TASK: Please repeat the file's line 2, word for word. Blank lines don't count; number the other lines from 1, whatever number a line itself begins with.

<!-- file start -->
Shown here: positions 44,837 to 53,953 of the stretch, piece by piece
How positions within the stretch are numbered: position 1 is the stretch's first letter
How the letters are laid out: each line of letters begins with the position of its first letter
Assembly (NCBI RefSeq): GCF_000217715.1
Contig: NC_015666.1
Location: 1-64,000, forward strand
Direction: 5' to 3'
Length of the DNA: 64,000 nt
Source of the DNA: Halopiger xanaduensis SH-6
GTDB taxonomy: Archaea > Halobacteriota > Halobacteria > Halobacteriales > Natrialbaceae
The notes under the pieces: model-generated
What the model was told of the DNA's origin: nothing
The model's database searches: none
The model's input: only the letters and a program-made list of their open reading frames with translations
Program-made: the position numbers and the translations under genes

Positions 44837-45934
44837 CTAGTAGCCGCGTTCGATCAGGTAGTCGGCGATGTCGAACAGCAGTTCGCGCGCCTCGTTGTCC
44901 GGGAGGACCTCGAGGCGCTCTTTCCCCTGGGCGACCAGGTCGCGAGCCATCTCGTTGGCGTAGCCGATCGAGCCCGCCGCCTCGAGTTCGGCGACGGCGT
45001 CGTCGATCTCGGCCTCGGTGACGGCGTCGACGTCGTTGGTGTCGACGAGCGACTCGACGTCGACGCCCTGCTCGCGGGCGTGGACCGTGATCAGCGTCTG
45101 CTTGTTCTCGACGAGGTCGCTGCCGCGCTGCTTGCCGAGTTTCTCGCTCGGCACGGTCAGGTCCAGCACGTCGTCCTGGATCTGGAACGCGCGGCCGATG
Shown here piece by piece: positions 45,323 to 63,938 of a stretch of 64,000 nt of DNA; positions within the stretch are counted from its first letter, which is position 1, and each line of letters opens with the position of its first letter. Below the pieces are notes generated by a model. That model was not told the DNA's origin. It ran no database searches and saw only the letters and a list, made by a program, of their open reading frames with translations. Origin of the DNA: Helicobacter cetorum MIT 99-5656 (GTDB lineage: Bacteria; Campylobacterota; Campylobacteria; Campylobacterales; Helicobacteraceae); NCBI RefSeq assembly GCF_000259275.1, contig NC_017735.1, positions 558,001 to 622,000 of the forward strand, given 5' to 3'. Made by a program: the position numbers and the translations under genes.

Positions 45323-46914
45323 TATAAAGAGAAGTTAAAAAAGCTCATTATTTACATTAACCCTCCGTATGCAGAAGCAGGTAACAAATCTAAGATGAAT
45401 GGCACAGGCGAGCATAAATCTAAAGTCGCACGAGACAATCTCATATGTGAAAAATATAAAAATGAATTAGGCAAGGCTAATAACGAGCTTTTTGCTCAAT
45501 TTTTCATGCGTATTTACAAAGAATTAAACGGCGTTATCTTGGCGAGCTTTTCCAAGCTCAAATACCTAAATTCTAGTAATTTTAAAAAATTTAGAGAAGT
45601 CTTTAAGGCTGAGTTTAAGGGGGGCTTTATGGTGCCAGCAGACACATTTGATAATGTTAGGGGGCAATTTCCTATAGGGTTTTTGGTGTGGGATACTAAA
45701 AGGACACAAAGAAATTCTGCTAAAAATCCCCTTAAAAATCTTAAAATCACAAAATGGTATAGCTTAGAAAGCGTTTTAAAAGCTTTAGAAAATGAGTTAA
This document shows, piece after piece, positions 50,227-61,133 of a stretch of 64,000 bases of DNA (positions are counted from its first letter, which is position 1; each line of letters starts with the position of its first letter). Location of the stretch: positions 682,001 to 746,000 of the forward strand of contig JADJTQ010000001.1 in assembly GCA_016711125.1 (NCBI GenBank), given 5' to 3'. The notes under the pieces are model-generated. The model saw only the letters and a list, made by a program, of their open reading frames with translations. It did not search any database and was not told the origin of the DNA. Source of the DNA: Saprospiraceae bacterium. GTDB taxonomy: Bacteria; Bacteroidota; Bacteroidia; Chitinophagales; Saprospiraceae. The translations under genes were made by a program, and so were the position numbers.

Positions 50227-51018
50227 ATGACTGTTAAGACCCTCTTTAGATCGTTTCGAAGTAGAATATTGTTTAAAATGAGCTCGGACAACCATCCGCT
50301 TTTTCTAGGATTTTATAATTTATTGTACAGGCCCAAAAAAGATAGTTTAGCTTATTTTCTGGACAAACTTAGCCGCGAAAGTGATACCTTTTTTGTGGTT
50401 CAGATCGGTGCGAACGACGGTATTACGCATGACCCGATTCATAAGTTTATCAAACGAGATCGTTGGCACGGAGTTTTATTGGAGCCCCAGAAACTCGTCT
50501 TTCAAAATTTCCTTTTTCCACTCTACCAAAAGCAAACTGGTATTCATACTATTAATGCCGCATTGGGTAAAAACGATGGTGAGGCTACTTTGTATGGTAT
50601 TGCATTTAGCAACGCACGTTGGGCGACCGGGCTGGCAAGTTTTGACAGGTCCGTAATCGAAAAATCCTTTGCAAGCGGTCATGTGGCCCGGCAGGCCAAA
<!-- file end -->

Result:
How positions within the stretch are numbered: position 1 is the stretch's first letter